14 July, 2015 seen 1,155With this post I'm starting a new and hopefully very interesting blog category - Digital Photography School on my blog…
Beautiful sunsets, silky waterfalls, pin-sharp stars all over the skies – we all have seen such photographs and have also attempted to capture something like that, often with less than spectacular results.
In this article, I will tell you what settings you can use to ensure that you get the shot you want.
There are many factors which affect the final image like ISO, shutter speed, sensor size etc. But for landscape photography, perhaps knowing the right aperture and the concept of hyper focal distance would prove to be the most useful.
What Aperture value to use?
Aperture refers to the size of the hole in your lens which allows light to come in. More the aperture, bigger the hole and more the amount of light coming in.
But before I start talking about numbers, you should remember that the values in your camera is not the aperture itself, but actually the inverse of the aperture. The f-stop value is actually inversely proportional to aperture value. In short, f/22 is a small aperture while f/2.8 is a big aperture.
How does this affect your landscape shots?
In landscape photography, you will almost always want everything to be sharp – the trees, the river and the mountains.
The general rule is that smaller your aperture, or bigger your f-stop value, sharper the photo. Simply put, a value of aperture around f/22 should give you the sharpest result. But there is one thing you should remember. The size of the hole at f/22 gets very very small, which actually causes a phenomenon called diffraction. So, the photo will actually not be that sharp.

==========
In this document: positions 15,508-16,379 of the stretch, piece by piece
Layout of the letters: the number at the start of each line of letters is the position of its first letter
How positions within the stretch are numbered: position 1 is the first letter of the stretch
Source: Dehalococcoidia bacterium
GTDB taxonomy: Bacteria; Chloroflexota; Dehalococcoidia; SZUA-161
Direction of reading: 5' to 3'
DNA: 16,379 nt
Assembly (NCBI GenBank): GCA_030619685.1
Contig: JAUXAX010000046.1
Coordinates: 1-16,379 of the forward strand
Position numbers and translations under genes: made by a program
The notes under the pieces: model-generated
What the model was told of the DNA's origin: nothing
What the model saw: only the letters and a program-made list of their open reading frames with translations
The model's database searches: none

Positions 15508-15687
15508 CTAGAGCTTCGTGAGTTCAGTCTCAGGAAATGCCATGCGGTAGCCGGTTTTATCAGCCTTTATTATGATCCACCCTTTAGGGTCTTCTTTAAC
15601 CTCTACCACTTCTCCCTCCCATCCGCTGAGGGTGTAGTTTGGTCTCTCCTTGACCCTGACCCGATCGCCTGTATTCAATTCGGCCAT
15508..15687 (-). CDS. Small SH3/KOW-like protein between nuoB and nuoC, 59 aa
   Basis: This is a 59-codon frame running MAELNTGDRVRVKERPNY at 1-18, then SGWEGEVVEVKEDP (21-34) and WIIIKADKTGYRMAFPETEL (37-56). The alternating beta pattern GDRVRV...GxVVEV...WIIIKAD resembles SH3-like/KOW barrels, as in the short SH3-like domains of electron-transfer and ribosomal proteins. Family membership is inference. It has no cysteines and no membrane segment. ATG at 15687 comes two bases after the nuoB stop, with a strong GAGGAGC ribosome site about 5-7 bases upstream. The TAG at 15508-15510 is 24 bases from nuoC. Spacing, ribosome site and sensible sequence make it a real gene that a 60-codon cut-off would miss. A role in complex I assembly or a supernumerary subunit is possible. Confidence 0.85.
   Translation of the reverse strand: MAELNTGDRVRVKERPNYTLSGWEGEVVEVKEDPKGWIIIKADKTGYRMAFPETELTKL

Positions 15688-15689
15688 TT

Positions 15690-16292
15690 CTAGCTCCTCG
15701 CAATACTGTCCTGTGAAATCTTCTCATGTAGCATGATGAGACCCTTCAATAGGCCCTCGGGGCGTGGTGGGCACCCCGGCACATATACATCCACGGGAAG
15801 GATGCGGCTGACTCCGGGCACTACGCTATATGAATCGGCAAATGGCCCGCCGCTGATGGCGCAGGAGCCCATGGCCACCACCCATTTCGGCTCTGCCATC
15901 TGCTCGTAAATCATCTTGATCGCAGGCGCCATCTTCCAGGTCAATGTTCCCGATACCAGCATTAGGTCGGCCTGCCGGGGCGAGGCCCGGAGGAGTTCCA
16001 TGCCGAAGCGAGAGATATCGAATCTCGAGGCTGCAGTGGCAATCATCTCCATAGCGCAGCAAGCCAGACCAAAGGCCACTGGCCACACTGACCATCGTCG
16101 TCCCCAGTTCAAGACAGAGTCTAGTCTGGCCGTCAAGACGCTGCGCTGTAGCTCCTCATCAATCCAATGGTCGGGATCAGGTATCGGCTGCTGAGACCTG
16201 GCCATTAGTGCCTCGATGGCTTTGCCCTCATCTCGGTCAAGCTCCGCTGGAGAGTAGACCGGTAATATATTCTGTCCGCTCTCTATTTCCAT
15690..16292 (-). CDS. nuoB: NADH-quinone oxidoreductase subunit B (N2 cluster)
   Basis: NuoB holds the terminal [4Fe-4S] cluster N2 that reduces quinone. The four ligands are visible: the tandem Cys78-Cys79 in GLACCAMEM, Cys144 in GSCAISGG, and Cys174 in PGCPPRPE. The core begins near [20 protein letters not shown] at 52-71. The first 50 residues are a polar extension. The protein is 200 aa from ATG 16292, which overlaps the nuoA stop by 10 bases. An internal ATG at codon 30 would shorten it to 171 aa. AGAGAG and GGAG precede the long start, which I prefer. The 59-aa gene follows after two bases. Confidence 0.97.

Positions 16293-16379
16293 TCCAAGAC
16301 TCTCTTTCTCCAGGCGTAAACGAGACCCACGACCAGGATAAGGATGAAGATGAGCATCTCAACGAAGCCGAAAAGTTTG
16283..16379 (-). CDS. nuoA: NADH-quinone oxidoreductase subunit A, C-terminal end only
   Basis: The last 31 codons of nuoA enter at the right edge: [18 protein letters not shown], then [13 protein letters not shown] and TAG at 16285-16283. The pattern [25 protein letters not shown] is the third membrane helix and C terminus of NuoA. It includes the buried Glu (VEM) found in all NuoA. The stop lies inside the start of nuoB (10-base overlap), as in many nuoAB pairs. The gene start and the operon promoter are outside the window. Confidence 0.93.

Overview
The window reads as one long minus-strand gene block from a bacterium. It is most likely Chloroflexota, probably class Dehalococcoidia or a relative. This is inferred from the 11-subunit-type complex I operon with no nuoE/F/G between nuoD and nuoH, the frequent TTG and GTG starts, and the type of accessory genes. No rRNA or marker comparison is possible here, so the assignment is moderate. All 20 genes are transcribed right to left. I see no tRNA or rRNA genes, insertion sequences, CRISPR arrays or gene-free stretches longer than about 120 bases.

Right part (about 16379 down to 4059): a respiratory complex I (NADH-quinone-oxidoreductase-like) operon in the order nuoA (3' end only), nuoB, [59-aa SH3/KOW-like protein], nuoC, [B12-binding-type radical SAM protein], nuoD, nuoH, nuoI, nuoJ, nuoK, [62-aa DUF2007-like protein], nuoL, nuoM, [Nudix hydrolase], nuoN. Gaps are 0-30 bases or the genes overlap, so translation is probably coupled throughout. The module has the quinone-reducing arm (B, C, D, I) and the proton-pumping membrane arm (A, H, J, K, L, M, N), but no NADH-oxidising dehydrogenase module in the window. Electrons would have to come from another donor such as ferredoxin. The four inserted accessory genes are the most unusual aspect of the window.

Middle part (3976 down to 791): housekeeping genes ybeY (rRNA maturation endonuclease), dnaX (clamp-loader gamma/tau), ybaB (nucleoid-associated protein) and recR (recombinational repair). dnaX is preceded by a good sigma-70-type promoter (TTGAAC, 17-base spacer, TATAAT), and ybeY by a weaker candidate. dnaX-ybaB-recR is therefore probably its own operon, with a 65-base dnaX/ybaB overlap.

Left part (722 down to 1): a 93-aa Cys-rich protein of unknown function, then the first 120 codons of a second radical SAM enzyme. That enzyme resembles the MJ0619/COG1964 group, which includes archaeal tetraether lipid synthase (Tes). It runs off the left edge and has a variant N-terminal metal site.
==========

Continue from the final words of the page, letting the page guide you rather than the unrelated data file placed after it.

Hence, even though a smaller aperture ensures sharpness, you should not keep the aperture at the extreme. Stop down a little, literally. Lowering your f-stop by a bit will actually give you better results. Don't make your lens go to its extreme and try to keep it somewhere around f/11.
In a nutshell, you should try to start with an aperture value of about f/8 and if that doesn't work, move up to f/16. Anything more than that will actually cause the aperture to get too small and you will lose some sharpness.
Hyperfocal distance calculator
Don't worry, it is not as complex as it sounds.
If you have set your focal length and are not zooming in and out anymore, focusing at the hyperfocal distance for that focal length – with the right aperture - will give you sharpness over the entire scene. Because the calculation can get a bit tedious, here is a chart that tells you the hyperfocal distances for different settings. For a given focal length and aperture, just focus at the hyperfocal distance and get amazing detail.
But first, which lens to buy?
Before even worrying about aperture, you need to buy a good lens for landscapes. Almost all photographers would recommend you to start with a wide angle lens.
The advantage is that you will be able to include a lot of scenery and emphasize the distance between your foreground and background elements. The excellent Canon 16-35mm f/4 IS USM or the Nikkor 24-70mm f/2.8G are a good place to start. You can even more wide with a lens that widens up to 12mm or 14mm, though you should always check for distortion.
But telephoto lens also have their uses. Keeping a good zoom in your camera bag never hurts, as it is possible you may want to zoom in on one part of the scenery or compress the background, unlike the wide angles. A standard zoom range of around 70mm to 200mm should work for almost all scenes.